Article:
One year ago today, 49 people were killed inside a gay nightclub in Orlando, Florida, by an Islamic terrorist. Now, was that so hard to say? It is, apparently, for many in the mainstream media.
America is in mourning, as we should be, on the year anniversary of the attack, but many in the media are purposely excluding the fact they were killed by a jihadist committed to the Islamic State. Instead, the media prefer calling it a “mass shooting” and “gun violence.” The MSM also prefers listing the victims as “those who died” or “lost their lives,” not those murdered by a terrorist.
One of the worst examples is The Washington Post and its headline, “A year ago, 49 people died at Pulse nightclub. Today, Orlando remembers.” But that’s not so bad, right? Surely, in the article, terrorism will be mentioned. Think again. The words used are “massacre,” “gun violence,” and “deadliest mass shooting in modern U.S. history.” No mention of terrorism. Zero. The article identifies Omar Mateen, but only as the “gunman” who “fired his first bullet” at 2:02 a.m.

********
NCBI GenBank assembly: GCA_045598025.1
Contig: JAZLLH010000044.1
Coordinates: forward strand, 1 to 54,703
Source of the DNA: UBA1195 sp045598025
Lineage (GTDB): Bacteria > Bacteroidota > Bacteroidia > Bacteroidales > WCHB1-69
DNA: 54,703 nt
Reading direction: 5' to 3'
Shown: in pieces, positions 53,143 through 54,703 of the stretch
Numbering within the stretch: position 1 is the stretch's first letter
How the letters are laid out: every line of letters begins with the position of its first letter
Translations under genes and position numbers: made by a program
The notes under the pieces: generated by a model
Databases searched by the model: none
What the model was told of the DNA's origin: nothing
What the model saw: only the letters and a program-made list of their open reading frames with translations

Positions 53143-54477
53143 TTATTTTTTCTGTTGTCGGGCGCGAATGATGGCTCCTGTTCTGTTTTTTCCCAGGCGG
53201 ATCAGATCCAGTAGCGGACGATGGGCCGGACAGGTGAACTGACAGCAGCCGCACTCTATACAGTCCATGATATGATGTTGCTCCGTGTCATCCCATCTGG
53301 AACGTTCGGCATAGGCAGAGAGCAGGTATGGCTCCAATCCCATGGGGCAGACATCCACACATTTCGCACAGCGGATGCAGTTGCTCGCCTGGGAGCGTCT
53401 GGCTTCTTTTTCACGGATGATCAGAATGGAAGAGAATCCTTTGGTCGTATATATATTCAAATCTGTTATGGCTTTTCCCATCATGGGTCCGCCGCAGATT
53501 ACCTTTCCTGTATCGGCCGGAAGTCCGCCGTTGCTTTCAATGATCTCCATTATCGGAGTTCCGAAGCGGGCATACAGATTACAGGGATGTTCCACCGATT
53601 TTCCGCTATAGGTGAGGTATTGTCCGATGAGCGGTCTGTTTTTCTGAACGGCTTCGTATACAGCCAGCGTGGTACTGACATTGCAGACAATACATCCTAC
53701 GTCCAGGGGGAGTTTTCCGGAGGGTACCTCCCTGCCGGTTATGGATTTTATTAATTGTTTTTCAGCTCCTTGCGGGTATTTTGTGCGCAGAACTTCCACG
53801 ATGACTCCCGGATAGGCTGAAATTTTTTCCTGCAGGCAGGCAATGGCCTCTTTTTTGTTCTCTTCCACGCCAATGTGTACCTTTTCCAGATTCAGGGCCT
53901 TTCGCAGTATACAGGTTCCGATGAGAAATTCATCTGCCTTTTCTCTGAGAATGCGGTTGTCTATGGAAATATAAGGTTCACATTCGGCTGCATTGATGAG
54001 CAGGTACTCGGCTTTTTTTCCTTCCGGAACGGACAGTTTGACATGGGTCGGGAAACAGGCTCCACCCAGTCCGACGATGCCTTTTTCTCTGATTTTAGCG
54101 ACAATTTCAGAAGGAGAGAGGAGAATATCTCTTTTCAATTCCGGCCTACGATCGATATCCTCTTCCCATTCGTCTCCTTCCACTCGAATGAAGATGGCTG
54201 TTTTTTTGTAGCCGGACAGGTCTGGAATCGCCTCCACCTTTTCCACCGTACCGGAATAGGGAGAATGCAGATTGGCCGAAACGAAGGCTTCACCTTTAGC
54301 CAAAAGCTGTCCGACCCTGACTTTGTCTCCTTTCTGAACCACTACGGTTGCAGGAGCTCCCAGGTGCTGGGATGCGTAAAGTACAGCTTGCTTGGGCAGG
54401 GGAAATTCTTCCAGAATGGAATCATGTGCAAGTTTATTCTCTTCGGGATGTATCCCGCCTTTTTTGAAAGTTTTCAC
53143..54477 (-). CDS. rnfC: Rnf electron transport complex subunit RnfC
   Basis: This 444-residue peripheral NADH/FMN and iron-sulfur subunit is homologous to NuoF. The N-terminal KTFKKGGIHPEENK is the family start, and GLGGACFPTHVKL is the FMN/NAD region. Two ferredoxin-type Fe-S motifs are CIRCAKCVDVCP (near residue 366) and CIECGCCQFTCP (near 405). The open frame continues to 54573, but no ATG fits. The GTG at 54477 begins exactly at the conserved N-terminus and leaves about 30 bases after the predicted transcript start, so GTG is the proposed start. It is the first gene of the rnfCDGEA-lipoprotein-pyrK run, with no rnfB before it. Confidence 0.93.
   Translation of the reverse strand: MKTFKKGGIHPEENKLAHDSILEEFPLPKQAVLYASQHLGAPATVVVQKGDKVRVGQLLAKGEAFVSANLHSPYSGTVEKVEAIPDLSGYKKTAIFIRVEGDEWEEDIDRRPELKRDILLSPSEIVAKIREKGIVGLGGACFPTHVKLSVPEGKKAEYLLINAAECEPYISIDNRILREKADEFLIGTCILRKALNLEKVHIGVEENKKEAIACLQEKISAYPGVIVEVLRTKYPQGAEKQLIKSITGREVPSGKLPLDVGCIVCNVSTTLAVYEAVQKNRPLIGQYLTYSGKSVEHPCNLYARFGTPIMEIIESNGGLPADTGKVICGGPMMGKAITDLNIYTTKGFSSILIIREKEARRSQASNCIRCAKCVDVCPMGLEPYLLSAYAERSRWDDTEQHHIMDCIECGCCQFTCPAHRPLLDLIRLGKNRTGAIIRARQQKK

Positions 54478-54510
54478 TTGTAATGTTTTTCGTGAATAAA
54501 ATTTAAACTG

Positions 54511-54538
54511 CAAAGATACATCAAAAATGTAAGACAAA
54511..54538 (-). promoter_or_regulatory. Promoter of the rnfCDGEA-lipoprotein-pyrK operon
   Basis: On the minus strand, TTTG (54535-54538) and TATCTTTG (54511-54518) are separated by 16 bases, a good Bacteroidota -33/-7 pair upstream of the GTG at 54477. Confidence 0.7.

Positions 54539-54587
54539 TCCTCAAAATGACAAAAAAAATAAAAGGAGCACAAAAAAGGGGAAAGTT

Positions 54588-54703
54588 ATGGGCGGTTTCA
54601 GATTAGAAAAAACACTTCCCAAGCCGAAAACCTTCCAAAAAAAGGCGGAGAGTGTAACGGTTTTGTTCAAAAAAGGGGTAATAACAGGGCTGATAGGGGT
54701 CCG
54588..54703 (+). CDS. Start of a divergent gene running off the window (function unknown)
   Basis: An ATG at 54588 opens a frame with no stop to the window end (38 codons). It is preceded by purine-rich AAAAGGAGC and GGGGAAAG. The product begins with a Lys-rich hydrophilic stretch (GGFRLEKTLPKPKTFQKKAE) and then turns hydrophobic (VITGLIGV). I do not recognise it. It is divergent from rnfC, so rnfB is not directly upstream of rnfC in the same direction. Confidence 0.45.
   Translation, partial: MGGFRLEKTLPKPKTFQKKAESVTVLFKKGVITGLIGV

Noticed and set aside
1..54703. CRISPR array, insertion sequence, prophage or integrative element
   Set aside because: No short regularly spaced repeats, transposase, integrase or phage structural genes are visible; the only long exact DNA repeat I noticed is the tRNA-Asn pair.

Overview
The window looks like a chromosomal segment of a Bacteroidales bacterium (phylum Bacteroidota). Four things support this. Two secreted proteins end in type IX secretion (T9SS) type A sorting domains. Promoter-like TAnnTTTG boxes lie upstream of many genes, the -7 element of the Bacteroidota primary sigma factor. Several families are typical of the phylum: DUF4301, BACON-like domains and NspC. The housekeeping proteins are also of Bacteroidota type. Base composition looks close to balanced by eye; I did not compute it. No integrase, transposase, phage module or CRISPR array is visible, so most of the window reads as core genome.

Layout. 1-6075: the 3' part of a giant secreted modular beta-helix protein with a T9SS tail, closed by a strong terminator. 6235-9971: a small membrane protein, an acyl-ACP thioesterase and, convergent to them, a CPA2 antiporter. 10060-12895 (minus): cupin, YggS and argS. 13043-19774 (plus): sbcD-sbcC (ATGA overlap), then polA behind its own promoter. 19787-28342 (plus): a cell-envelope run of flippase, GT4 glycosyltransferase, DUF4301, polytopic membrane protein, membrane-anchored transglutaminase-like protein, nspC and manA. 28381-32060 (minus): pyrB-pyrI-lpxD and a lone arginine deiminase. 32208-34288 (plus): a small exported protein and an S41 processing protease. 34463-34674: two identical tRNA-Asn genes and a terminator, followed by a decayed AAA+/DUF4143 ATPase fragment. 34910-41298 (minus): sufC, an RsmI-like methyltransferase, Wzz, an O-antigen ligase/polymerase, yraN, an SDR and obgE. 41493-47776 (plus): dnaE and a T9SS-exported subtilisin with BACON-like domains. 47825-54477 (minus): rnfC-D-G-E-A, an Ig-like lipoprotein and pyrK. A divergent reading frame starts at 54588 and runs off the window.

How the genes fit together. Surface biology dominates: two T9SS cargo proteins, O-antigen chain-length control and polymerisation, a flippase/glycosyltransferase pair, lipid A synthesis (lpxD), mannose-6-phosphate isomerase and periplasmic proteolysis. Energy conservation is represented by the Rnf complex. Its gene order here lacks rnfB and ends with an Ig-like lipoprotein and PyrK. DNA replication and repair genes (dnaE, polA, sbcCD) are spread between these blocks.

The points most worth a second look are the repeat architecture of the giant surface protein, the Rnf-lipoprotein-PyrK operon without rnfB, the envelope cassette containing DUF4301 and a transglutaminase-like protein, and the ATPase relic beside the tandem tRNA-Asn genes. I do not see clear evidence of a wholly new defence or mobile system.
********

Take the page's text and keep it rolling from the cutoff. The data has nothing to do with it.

When WaPo announced the story on Twitter, plenty noticed the glaring omission:
Despite the fact that Mateen made several phone calls to authorities and the media from inside the club to claim, “I did it for ISIS,” the media has obviously remained in a state of confusion ever since the attack on why he unleashed such terror. Or, more likely, they're just being dishonest.
To its credit, The New York Times at least noted that Mateen was “motivated by the Islamic State” before describing the “mass shooting” that “terrorized Pulse patrons for 3 hours 13 minutes.”
Look who else joined WaPo in ignoring the facts:
Remembering the people who died senseless deaths is necessary, but excluding what/who killed them for political correctness is reprehensible and betrays their memory.